grow light bulb

Air Cooled Lighting

As temperatures increase in the summertime, the heat produced by lighting systems becomes more of a problem. Air-cooling these systems can become necessary.

How do Air Cooled Lighting Systems Work?

Air cooled reflectors use a glass bottom to create and airtight tunnel. Cool air is blasted through it, past the face of the lamps, taking away the excess hot air with it and cooling the lamp surface. The plants below still get the benefit of the light, but without suffering the effects of excess heat.

Be sure to keep the glass surface clean, however, as this is where beneficial light might be blocked or reflected by dust or moisture build-up on the glass surface.

Benefits of Air Cooled Lighting Systems

Removing heat with an air-cooled system prevents heat build-up in the summer, especially among the plants closest to the light sources. Lights can also be places closer to plants without burning them – this can become a factor especially as the summer season lengthens and plants grow higher, closer to ceiling-mounted lights. Small grow rooms, like those made in closet spaces, are especially susceptible to overheating, and a cooling system can save your plants from total destruction. It also reduces the strain on your ventilation system and can help to increase CO2 levels without having to add any through artificial means.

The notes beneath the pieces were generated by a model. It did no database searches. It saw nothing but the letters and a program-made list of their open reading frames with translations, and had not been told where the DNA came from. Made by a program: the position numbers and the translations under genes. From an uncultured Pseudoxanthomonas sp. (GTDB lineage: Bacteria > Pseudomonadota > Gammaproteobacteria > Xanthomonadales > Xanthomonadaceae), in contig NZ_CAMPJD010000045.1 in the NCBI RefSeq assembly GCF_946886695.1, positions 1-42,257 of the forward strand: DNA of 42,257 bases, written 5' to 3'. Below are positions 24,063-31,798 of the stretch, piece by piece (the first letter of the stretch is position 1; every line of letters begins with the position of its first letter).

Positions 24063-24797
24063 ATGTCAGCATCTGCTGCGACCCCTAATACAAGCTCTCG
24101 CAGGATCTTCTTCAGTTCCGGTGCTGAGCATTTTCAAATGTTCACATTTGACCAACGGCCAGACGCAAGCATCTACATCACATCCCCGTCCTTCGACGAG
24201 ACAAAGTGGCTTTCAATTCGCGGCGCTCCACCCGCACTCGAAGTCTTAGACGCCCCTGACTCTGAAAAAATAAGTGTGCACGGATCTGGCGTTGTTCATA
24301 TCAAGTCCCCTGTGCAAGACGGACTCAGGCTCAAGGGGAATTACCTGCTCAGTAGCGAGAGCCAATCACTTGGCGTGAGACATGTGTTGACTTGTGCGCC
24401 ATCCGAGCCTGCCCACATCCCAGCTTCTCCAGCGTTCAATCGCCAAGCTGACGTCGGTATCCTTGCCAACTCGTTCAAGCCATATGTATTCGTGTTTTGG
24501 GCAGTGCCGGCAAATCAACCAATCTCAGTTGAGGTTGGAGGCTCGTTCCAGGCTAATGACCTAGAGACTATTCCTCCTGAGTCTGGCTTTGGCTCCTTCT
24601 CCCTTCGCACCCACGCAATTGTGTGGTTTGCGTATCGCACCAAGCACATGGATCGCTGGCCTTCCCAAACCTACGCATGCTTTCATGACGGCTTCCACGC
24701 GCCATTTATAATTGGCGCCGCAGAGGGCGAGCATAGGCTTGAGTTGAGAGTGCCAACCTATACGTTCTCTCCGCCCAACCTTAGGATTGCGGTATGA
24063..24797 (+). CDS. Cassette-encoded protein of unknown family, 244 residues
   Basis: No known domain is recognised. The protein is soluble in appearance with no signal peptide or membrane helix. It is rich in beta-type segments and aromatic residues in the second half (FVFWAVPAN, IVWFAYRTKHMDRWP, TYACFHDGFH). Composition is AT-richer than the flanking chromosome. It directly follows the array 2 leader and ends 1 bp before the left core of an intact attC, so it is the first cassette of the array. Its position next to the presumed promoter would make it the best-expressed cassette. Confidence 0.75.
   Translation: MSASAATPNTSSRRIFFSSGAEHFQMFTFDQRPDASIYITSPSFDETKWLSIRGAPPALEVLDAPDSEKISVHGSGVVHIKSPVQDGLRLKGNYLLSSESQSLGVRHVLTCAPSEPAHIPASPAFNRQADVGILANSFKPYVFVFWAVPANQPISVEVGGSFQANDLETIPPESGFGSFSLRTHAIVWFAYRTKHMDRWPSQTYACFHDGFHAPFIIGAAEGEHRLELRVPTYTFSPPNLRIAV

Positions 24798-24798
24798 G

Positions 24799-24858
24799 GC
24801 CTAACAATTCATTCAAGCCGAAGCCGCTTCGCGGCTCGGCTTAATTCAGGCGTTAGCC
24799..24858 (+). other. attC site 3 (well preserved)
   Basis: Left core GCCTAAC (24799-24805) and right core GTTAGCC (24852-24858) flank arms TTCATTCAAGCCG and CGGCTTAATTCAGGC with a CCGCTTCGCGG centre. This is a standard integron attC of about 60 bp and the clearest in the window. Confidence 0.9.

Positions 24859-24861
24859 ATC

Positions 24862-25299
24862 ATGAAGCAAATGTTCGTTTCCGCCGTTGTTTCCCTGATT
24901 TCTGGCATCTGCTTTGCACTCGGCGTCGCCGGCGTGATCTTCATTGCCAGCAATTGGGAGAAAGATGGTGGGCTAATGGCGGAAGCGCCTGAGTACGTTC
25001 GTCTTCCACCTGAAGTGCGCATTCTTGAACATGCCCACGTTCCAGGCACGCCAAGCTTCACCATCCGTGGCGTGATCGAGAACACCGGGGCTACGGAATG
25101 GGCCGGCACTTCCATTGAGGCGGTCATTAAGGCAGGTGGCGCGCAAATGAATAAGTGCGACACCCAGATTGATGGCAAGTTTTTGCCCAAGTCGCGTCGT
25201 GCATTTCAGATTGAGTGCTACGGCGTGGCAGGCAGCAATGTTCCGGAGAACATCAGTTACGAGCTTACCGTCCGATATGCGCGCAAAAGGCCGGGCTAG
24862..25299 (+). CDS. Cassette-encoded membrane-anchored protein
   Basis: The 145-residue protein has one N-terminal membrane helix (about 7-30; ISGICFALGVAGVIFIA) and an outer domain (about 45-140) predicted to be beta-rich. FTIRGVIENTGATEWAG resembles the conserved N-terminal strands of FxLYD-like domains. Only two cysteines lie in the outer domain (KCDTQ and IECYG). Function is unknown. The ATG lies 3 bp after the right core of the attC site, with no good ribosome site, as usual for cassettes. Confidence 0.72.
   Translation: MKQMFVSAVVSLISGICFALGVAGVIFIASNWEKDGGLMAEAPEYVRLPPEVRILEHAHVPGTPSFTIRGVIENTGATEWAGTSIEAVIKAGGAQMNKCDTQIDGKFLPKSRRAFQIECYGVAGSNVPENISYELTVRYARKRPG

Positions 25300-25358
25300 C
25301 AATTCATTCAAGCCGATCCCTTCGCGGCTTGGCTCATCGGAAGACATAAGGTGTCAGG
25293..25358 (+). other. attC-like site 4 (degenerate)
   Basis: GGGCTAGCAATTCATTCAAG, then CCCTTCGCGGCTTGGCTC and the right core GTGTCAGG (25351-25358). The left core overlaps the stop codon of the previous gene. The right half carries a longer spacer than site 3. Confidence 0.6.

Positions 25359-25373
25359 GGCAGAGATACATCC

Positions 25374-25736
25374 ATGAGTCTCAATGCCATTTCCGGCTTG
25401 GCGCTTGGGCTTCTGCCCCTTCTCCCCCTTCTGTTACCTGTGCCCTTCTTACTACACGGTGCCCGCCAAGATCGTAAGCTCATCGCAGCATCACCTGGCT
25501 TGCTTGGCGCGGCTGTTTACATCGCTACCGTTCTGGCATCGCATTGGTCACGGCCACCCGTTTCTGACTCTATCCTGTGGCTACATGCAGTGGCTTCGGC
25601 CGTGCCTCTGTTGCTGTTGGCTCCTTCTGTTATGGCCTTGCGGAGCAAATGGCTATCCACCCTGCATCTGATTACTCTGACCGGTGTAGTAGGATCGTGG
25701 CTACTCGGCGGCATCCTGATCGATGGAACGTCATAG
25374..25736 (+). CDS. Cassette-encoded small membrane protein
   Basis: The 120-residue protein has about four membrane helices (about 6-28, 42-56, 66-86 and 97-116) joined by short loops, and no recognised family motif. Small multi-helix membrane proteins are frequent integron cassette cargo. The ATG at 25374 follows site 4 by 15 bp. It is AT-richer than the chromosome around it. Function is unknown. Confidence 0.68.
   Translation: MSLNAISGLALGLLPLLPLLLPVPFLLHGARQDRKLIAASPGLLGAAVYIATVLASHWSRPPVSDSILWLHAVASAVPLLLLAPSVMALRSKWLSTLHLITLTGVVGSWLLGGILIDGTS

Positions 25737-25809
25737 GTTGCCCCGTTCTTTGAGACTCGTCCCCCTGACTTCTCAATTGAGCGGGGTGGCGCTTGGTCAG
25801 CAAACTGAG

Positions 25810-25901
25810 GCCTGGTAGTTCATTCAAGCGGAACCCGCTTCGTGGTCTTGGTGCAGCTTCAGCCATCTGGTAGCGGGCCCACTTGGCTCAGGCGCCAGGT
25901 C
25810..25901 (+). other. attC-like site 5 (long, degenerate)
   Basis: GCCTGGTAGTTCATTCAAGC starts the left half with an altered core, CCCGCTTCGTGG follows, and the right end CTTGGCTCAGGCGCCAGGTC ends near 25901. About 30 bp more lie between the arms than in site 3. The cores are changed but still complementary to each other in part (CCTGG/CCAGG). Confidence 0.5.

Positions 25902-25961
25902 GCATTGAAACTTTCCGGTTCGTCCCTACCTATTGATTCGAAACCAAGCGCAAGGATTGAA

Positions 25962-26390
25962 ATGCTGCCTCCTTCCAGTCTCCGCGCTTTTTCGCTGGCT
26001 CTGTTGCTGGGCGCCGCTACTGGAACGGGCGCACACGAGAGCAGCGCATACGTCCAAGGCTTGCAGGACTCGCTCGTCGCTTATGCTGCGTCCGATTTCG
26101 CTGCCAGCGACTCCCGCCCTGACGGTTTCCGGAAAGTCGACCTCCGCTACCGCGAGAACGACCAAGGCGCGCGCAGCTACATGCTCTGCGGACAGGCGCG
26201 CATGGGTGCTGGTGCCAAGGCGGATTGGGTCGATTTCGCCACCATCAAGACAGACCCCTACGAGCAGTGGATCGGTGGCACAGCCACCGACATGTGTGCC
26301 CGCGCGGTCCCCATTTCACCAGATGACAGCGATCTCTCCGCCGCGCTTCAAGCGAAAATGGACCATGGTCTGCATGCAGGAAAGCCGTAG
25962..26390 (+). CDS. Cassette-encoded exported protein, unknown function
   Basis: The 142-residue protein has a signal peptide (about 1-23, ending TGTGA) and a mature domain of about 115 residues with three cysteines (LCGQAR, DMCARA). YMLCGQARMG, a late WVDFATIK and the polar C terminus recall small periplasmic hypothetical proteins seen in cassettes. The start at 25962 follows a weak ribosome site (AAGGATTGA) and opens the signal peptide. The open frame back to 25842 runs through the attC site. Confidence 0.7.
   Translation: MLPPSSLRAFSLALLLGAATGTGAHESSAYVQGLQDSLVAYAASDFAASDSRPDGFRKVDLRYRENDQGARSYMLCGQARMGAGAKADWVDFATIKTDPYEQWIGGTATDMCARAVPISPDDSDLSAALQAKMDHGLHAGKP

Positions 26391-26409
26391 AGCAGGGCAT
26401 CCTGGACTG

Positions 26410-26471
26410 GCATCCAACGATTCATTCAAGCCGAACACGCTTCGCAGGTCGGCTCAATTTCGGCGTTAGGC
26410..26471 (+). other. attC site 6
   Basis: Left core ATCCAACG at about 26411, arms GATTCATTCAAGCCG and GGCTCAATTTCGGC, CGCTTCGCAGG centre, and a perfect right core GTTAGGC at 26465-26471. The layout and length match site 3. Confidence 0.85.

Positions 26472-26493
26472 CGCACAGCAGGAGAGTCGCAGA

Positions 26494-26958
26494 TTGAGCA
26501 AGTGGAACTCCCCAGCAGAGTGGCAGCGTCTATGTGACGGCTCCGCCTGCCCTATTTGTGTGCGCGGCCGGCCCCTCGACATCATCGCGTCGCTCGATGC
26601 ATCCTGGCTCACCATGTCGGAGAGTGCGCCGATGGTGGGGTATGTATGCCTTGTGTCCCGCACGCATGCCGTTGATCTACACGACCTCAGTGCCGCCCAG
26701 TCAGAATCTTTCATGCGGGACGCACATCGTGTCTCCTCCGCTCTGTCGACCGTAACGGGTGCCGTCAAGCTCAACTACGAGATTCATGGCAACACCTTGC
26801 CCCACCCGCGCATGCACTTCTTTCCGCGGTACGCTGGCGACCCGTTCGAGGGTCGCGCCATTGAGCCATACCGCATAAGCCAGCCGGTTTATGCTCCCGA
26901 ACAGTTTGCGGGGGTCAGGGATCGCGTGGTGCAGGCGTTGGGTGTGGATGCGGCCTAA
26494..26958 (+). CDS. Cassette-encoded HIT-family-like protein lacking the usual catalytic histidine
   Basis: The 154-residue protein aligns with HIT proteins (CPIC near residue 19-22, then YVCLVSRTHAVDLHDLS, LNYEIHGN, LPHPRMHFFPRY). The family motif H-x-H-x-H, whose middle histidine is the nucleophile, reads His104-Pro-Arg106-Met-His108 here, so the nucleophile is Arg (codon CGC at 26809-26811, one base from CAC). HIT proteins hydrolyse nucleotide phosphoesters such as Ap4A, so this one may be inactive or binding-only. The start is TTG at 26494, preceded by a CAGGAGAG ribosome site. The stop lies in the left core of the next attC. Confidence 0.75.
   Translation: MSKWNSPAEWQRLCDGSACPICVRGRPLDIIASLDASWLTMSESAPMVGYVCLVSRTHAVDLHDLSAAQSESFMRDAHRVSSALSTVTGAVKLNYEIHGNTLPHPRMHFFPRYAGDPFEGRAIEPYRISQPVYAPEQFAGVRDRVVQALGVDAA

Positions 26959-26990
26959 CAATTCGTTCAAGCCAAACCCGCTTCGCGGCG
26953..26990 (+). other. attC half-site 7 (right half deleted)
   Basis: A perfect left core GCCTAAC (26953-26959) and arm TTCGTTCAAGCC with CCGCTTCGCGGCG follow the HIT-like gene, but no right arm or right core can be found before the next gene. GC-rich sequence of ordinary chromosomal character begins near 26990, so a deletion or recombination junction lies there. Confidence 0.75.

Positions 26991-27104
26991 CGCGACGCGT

Common Misconceptions

There are a lot of myths around air-cooled light systems, so let’s address them directly.

Bulb Heat Is Lost

This is not quite accurate. HID lamps produce two types of heat when they are on. The first is convection heat. Air moving over the surface of the light can greatly reduce this form of heat by moving it away, down the duct, as it conveys the heat. In effect, it releases the heat at a destination outside of the grow room, where it otherwise would have been conveyed into it.

The second is radiated heat. Radiated heat moves in waves through the glass and into the room. Moving air past it does not significantly reduce radiated heat.

Air Cooled Reflectors Are Better Because They’re Closer

This is true in most cases – but keep in mind that the closer the reflector is to the tops of your plants, the more focussed the light is. If you want to cover a wider area, lifting the light may be of greater overall benefit than dropping it close. Aim for the optimal light levels at the plant surface: 800-950 micromoles/s.

Light Is Lost Through Glass Panel

High-quality, flat glass that is well-suited to this purpose will drop light efficiency by as much as 4-5%. This is less a factor than the loss of light produced when lamps are raised up higher to prevent overheating. Of the two options, the cooling system actually results in more light reaching the plants. Keeping the panes clean and the reflector closer to the plants will give best results.

Colder Air Blown Through Is Better